Linda Sarsour — activist, public speaker and author
By Amani Salahudeen
Brooklyn-born Linda Sarsour is a Muslima Palestinian American social justice activist who, in 2017, co-chaired the Women’s March on Washington and March2Justice. She is well-known in diverse communities for her social justice work.
The former executive director of the Arab American Association of New York, Sarsour co-founded MPOWER Change, the first Muslim online organizing platform, as well as Until Freedom, a national racial justice organization that helps Black and Brown communities nationwide.
According to the synopsis of “We’re All in This Together,” Sarsour states, “On January 17, 2017, Linda Sarsour stood in the National Mall to deliver a speech that would go down in history. A crowd of over 470,000 people gathered in Washington, D.C., to advocate for legislation, policy, and the protection of women’s rights — with Linda, leading the charge, unapologetic and unafraid. From the Brooklyn bodega that her father owned to the streets of the nation’s capital, Sarsour’s story as a daughter of Palestinian immigrants is a moving portrayal of what it means to find your voice in your youth and use it for the good of others as an adult. Her uplifting journey of growing up in a working-class family Brooklyn and becoming one of the most influential leaders of the Women’s Movement shows that anyone and everyone is capable of changing the world, and that it’s up to a determined few to be a voice for the many.”
Her new book, a modified version of her “We Are Not Here to Be Bystanders: A Memoir of Love & Resistance,” is directed toward young readers.
A public speaker who often speaks at Islamic conferences, Sarsour studied journalism at Brooklyn College and Kingsborough Community College. She actively posts about social injustice on her social media accounts as @lsarsour. Sarsour discusses an upcoming book-related project and gives her advice to young Muslims. “We’re in This Together” asks readers to think about what their purpose in this universe is. It has a strong emphasis on courage, community and how even one person can make a big difference.
In this exclusive interview, she talks about writing for a younger audience and tangible acts Muslims can do to become good activists.
Amani: Hi, Linda! Can you please tell us a bit about your upcoming book “We’re in This Together”?
Linda: “We’re In This Together” is my young reader adaptation of my memoir “We Are Not Here to Be Bystanders: A Memoir of Love & Resistance.” It’s an intentional opportunity to reach young people in an inspiring and engaging way in the hope of making them realize their power and impact. “We’re In this Together” shares stories from my earlier childhood that will resonate deeply with many readers. These stories helped shape who I am today.
Amani: What is one thing you wish everyone would do as a small act of activism?
Linda: We live in a very cruel world plagued by injustice. It seems the task is too great for any one of us to alleviate the pain and suffering. And we would be right [to think so]. I believe that it would be a great start if we were kinder to one another, gave a small donation to an organization doing work we cared about and showed up for a rally or protest in our communities.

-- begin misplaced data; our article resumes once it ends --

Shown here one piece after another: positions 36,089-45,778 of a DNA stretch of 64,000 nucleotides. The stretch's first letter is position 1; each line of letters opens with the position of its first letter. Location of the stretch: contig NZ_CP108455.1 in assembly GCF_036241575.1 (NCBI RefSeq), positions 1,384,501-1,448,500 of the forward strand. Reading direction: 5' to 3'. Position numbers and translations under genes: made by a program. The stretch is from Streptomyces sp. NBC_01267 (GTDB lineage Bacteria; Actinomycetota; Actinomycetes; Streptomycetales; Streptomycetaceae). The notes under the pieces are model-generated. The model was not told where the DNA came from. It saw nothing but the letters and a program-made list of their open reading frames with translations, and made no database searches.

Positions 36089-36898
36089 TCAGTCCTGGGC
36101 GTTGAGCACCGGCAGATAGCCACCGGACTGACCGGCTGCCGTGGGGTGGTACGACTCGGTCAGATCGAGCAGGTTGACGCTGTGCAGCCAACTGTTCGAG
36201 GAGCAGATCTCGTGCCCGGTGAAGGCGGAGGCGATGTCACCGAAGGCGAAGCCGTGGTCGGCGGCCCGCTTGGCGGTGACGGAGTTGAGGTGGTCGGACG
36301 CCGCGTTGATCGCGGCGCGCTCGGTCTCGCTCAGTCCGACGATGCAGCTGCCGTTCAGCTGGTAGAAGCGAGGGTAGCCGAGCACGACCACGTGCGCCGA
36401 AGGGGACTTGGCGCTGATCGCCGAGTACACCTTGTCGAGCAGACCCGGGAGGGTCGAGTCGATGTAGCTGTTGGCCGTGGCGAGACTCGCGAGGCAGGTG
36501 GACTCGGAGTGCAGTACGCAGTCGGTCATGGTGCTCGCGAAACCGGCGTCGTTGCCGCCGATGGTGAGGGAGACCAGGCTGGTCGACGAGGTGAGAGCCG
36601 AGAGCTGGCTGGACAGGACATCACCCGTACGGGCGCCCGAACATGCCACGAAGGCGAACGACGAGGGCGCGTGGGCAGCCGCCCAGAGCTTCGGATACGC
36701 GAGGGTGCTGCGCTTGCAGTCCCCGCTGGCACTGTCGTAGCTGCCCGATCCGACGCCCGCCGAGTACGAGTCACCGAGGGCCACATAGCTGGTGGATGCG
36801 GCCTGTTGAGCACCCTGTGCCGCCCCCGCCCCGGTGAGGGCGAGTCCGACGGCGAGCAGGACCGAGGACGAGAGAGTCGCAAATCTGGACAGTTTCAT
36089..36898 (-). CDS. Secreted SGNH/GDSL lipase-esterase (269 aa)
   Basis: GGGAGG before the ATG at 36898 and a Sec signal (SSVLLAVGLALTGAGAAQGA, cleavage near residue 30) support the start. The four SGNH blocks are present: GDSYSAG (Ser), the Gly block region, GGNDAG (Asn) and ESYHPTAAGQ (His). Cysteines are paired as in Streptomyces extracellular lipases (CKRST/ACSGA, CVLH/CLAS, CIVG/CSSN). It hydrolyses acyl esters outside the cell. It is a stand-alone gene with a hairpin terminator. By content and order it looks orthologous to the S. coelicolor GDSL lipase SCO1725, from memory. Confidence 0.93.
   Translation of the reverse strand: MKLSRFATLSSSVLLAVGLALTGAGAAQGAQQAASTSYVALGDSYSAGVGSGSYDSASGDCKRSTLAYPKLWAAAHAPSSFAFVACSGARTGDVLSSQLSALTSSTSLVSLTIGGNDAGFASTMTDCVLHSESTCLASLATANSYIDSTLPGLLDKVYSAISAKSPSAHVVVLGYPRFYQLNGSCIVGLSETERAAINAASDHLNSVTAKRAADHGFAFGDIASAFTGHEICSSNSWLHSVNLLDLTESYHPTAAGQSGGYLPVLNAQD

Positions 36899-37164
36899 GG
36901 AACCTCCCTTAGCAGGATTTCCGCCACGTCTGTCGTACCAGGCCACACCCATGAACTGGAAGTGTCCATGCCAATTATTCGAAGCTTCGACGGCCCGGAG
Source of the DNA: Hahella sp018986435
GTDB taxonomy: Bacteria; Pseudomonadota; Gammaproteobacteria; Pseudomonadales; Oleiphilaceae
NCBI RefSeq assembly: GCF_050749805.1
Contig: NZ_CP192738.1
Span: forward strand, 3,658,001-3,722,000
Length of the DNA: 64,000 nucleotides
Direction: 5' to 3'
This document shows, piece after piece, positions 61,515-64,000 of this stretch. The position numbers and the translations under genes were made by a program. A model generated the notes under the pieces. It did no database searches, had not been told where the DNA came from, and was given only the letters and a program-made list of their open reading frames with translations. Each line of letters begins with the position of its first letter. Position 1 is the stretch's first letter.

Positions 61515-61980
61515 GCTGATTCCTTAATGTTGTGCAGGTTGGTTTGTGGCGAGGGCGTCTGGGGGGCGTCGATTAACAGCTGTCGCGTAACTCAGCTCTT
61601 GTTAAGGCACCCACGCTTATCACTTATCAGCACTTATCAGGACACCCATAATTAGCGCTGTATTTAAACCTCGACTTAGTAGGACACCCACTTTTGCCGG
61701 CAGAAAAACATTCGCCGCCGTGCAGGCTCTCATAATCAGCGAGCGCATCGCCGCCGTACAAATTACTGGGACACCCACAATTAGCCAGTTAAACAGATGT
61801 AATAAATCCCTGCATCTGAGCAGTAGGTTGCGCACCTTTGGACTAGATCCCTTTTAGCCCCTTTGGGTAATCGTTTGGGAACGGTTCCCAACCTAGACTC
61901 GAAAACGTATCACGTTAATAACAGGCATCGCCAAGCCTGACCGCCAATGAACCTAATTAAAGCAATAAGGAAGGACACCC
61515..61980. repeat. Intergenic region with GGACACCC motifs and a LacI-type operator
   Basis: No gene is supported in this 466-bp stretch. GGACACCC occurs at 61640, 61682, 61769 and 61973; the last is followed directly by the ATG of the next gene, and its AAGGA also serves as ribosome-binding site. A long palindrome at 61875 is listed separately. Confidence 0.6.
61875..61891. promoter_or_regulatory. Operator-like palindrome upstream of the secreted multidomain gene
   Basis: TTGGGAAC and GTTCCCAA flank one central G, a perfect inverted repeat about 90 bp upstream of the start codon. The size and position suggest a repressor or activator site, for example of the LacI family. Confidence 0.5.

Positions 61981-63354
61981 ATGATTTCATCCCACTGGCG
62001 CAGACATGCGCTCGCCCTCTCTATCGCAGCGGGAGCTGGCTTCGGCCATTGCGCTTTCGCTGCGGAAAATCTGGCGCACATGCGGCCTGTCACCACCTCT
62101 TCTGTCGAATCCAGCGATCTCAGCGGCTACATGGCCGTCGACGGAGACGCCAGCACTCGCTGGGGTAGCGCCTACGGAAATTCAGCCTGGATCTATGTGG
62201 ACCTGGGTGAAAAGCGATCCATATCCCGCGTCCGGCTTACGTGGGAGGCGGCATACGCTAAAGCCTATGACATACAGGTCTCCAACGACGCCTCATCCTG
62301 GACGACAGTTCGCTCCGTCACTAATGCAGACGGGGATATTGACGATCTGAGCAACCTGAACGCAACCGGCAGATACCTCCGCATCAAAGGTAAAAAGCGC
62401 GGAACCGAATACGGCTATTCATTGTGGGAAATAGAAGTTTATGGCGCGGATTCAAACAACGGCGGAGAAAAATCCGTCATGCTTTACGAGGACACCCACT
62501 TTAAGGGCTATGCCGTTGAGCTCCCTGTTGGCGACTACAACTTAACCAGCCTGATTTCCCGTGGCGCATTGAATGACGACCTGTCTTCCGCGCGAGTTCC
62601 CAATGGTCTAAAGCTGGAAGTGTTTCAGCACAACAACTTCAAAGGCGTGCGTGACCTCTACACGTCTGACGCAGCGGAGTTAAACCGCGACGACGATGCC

Amani: What is your writing process like?
Linda: Recalling stories from my childhood felt nostalgic, but also emotional and sometimes traumatic. I wanted to give young people a rounded story, even if that meant sharing pain and loss. The process was fulfilling and intentional. I hope it will move young people to action and to be unapologetic about who they are.
Amani: Would you consider writing for other age groups in the future?
Linda: Yes, I have a picture book [in mind] soon for an even younger audience. My passion is to write for young readers, because I believe they deserve to learn about and discuss important issues that impact them and their families. I also believe they deserve content that may be difficult but helps them contextualize their own lives and connect their triumphs and struggles to others who may not look like them or come from where they come from.
Amani: Do you have any upcoming projects/book-related activities that you’re able to tease?
Linda: A picture book about a Muslim girl activist!
Amani: What’s your best piece of advice for other young (especially Muslim) activists?
Linda: Be unapologetic about who you are. Never dim your light for anyone. Focus on those who love you, encourage you and motivate you. Everything else is just a distraction from your own greatness.
Amani: How much time (months/years) did you spend writing We’re in This Together?
Linda: It took about two years in between the racial justice uprisings of 2020, then the continued fight for voting rights and so much more. I’m a full-time organizer, so working on a book takes me longer.
Amani: What or who inspired you to write?
Linda: I was inspired to write because I felt voices like mine weren’t represented in mainstream books. As a Palestinian, Muslima and American activist, I wanted to inject a different set of identities that are often marginalized and vilified in our society and provide my own perspectives in the hope that it would resonate.
Amani: How do you balance work and personal life?
Linda: After over 20 years in the movement, I still have a hard time with this. I work nonstop through the nights and weekends, and it’s something I’m trying to remedy because I know it’s not healthy.
Amani Salahudeen (BA, The College of New Jersey, ’20) is pursuing a master’s degree in education from Western Governor’s University.